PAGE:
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  • ADDD Staff

Anonymous 4

(*Some of the immigrant physicians featured in these stories have chosen to remain anonymous because of fear of reprisal from the medical system if they speak out publicly)


My husband and my 8-year-old daughter and I arrived in Montreal in 2014. We left Iran because we wanted to raise our daughter in Canada. We came with our hopes and dreams to settle here and grow our family.

After we arrived my husband who is a General Surgeon did some research and found out about the exams he needed to take. He started studying and at the same time he got a shadowing position with a General Surgeon who was a cancer specialist for two years. He also assisted with surgeries.

He also applied to Doctors without Borders to volunteer as a surgeon during Syria war. At that time, we were permanent resident and didn’t hold Canadian passport. When he was interviewed, he was told that because he didn’t have Canadian passport his safety was a big concern for MSF and they also were looking for a general surgeon who could lead the team and because he was a young, they turned him down.

In the first 4 years of our immigration, I was only working person and my family was dependent financially on me so he could spend most of his time passing the exams and getting Canadian experience. After three years he passed the exams and got 3 recommendation letters from very well-known physicians and surgeons of Montreal and applied for a residency at McGill and got two interviews for family physician and Cardio Surgery; unfortunately, he was not accepted in either of them.

I did pick up some French language and was able to communicate but the language was a barrier and I wanted to get a better job as my family was dependent on me but was not able mainly due to language barrier. We decided to move to Vancouver in 2019 hoping we would find better opportunities for me and my husband.

My husband applied for other jobs in the health care field such as pharmacy assistant but got rejected because he was told he was overqualified. He was prepared to do any job, but they used that excuse because he was a doctor to reject him. Every time he got a rejection it was a rejection for the family. It was a tiring and exhausting process for all of us.

He searched to see if he could apply for BC Medical university to take a residency position. He noticed that only certain programs are open to IMGs not all of them which is available for Canadian graduates. This is another example of barrier or discrimination against IMGs.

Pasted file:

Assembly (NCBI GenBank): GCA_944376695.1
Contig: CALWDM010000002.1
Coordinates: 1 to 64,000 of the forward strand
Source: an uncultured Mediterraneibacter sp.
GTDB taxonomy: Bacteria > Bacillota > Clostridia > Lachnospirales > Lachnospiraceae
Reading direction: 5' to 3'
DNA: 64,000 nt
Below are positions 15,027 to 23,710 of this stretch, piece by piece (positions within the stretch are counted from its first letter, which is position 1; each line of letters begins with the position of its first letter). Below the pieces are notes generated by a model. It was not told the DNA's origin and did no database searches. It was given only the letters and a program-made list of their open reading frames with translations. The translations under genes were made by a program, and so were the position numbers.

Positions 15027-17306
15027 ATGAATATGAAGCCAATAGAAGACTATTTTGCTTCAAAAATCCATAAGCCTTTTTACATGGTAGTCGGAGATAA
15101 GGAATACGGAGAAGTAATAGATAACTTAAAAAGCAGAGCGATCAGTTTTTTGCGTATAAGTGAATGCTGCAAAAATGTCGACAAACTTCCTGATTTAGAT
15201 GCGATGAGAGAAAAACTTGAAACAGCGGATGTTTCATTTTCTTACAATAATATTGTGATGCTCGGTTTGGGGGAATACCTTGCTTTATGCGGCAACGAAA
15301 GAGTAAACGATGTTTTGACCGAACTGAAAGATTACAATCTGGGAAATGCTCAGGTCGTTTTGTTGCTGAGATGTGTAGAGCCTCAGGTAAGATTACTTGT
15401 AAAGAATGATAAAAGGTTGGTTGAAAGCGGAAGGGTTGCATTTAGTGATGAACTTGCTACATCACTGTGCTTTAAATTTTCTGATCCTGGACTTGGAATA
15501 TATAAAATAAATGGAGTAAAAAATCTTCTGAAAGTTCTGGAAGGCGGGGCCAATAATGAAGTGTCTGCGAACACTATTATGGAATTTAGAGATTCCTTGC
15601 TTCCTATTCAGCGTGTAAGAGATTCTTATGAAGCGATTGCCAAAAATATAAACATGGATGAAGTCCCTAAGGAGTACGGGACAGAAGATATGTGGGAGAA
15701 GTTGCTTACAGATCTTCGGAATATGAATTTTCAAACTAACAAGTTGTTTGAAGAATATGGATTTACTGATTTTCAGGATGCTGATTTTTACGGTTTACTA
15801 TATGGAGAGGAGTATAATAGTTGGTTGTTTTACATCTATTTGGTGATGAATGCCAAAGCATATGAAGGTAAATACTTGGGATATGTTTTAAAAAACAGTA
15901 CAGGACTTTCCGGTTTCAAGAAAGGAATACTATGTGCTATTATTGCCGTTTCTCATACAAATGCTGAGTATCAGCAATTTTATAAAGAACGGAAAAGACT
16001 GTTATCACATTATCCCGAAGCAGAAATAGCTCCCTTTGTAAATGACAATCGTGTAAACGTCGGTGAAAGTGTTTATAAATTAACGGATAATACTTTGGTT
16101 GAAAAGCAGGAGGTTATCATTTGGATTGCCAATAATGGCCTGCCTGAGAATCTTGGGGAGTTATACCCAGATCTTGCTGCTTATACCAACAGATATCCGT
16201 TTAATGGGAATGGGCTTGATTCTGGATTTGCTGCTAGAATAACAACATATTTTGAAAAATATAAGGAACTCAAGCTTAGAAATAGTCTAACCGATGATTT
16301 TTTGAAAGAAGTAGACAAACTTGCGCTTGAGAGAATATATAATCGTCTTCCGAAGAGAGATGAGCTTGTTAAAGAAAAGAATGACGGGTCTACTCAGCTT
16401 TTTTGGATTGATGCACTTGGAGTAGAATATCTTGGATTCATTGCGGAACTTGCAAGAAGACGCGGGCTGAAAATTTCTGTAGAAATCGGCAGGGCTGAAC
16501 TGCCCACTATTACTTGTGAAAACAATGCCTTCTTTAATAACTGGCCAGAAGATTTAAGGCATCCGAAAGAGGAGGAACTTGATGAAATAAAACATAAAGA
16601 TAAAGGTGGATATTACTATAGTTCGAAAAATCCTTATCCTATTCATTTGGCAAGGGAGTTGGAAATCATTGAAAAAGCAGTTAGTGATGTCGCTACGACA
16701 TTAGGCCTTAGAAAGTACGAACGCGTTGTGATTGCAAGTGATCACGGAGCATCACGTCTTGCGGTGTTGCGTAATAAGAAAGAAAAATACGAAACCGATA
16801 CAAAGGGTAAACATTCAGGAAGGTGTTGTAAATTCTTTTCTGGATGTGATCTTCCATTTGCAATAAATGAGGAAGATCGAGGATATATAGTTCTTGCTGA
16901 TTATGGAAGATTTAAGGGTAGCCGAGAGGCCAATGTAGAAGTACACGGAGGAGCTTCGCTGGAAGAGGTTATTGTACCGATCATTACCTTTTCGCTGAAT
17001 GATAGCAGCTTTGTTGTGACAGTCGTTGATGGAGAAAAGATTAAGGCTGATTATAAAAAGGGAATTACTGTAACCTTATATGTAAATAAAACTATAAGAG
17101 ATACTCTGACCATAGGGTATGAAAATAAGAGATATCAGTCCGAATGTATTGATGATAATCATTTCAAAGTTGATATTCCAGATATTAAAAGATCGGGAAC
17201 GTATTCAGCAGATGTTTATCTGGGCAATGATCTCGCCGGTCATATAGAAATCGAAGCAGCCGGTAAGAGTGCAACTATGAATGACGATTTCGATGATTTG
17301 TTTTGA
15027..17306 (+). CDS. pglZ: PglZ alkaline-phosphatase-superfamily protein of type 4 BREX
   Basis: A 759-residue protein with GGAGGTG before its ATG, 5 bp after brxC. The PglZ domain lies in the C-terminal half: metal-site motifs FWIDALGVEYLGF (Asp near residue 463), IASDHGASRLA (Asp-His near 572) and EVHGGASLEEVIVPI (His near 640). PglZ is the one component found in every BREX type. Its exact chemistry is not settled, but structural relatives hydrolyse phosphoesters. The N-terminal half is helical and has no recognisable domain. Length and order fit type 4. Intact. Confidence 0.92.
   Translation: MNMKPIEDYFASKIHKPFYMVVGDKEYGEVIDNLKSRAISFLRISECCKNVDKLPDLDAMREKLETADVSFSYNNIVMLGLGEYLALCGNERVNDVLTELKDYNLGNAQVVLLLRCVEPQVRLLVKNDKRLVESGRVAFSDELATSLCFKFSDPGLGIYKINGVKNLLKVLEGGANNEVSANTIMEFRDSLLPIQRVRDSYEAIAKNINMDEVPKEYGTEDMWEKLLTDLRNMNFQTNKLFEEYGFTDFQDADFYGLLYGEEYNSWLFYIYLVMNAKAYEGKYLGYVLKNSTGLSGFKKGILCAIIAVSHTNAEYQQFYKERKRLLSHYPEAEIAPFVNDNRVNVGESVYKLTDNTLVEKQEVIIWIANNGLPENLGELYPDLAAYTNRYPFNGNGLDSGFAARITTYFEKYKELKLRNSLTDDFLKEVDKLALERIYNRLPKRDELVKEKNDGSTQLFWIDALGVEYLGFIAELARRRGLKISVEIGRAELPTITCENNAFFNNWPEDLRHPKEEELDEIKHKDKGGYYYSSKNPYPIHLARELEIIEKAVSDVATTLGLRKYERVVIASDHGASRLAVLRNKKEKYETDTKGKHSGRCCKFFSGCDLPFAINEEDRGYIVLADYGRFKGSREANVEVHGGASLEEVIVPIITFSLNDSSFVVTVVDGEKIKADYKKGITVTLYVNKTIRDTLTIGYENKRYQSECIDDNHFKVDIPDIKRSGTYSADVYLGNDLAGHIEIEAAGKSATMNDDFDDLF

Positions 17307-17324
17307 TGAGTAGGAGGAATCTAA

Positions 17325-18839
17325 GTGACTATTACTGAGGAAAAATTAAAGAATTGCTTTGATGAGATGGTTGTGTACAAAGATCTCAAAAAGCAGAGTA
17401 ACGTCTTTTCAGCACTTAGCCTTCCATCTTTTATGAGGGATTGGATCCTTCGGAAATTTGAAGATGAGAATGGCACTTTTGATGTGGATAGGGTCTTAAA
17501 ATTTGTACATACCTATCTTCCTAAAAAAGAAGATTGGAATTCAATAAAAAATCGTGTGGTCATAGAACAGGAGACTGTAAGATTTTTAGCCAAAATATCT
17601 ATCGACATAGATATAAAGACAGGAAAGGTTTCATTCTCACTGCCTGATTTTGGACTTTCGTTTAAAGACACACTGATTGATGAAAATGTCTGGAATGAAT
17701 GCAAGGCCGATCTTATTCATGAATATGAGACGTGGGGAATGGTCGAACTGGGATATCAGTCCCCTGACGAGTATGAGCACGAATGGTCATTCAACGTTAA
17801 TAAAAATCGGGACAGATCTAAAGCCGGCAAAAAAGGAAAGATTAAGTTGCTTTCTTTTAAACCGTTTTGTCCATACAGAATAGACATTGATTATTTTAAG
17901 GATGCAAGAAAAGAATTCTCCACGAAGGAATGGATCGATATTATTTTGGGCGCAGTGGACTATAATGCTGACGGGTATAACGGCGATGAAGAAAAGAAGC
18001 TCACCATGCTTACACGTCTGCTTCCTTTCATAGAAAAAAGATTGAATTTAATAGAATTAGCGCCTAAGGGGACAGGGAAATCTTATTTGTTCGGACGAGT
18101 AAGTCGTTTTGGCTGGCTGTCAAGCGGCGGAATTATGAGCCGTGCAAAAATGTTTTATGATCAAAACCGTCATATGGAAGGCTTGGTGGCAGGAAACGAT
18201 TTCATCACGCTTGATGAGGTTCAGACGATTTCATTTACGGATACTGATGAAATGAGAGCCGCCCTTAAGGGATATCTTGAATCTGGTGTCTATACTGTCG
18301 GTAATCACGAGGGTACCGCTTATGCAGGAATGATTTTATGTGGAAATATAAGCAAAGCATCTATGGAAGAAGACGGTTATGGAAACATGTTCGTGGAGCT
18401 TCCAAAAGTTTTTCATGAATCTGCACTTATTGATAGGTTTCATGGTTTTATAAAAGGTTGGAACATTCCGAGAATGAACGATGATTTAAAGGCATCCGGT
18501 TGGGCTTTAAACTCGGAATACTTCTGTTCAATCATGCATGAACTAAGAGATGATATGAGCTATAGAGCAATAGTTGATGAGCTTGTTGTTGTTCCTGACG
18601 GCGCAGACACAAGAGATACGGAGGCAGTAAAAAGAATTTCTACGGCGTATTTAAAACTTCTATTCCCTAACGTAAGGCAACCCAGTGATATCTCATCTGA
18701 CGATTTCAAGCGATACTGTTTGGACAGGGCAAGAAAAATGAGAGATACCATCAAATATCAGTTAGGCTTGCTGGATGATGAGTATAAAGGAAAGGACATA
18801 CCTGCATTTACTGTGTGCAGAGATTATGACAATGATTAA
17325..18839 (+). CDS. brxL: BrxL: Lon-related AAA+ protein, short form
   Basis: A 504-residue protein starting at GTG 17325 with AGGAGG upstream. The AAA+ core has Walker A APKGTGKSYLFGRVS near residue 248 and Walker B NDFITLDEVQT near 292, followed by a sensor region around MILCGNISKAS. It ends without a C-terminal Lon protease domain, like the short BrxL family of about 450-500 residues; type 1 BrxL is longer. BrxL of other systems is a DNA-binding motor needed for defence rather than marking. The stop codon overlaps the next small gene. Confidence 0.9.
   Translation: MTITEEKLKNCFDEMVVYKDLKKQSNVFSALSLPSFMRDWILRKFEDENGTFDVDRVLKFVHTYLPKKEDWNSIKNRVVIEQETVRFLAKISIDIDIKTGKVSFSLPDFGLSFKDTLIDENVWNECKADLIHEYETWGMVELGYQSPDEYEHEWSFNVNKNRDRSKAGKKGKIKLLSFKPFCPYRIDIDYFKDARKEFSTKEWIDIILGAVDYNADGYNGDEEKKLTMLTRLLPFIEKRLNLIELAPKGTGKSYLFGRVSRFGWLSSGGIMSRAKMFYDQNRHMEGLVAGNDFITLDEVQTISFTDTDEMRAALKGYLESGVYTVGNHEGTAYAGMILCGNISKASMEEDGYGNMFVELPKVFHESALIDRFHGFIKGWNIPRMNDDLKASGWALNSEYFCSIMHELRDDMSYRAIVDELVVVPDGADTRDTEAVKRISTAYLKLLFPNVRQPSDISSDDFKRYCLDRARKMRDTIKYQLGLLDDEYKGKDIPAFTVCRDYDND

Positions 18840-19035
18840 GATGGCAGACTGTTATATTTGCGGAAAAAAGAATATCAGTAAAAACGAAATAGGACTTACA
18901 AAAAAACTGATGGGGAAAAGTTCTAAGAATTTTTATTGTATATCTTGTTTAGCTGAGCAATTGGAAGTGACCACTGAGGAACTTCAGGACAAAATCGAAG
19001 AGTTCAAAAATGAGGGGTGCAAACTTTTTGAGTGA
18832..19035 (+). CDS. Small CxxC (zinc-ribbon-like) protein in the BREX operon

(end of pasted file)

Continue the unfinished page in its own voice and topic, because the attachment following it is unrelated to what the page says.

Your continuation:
There is an evaluation exam for IMGs. You need to register for it. It seems you will be entering to a pool, and I don’t know how the process of selection works. He has registered twice for it and his name has not been drawn yet to take the exam.

In Vancouver, he tried again Doctors without Borders, this time they told him he had become out of practice. This is so unfair as it takes 2- 3 years just to pass the exams and get Canadian experience.

He was told that to get this problem resolved he needs to get back to home country to renew his practice. There is a simple question: Is he considered a Canadian? or not? Why was he granted Canadian Citizenship with limited possibilities?

I know of people who have had to leave their countries for political reasons, and they can’t go back so suggesting this is just another barrier.

After all this, my husband got very depressed and isolated himself. After a year of the depression, he reached out and tried to get some help, but he is not the same person he used to be. He used to be social with everyone, happy and funny, now he prefers to be alone. He now lives alone, and we are separated.

At the beginning of COVID he was contacted by BC Health recruitment, and he was interviewed for a new position (clinical surgical assistant role) which is mostly created for IMG Surgeon who are evaluated and confirmed by Royal College of Canadian Surgeons. They told him they would get back to him ASAP because at that time numerous elective surgeries were delayed. Again after 2 years, it seems nothing has changed and the barriers for deploying IMGs has not been lifted.

He is now working for a food delivery company. He is happy to be seeing people and not stuck at home alone. He is happy to help people, and this is a comfort to him. He is still trying to find a way to get back into medicine. He was interviewed for a program in Ontario where they were deploying IMGs, but nothing came of it.

I wanted people to hear how the discriminatory barriers facing IMGs affects the family. It has been a hard and lengthy process that kills all your hope. There are barriers after barriers. My husband has been trained more than 12 years to save lives, but Canada is discriminatory and not welcoming of IMGs or their families. Canada is a big cemetery for IMGs.

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Anonymous 3

(*Some of the immigrant physicians featured in these stories have chosen to remain anonymous because of fear of reprisal from the medical system if they speak out publicly) I completed my primary

Anonymous 2

(*Some of the immigrant physicians featured in these stories have chosen to remain anonymous because of fear of reprisal from the medical system if they speak out publicly) I completed my medical

Anonymous 1

(*Some of the immigrant physicians featured in these stories have chosen to remain anonymous because of fear of reprisal from the medical system if they speak out publicly) I'm originally from Ira

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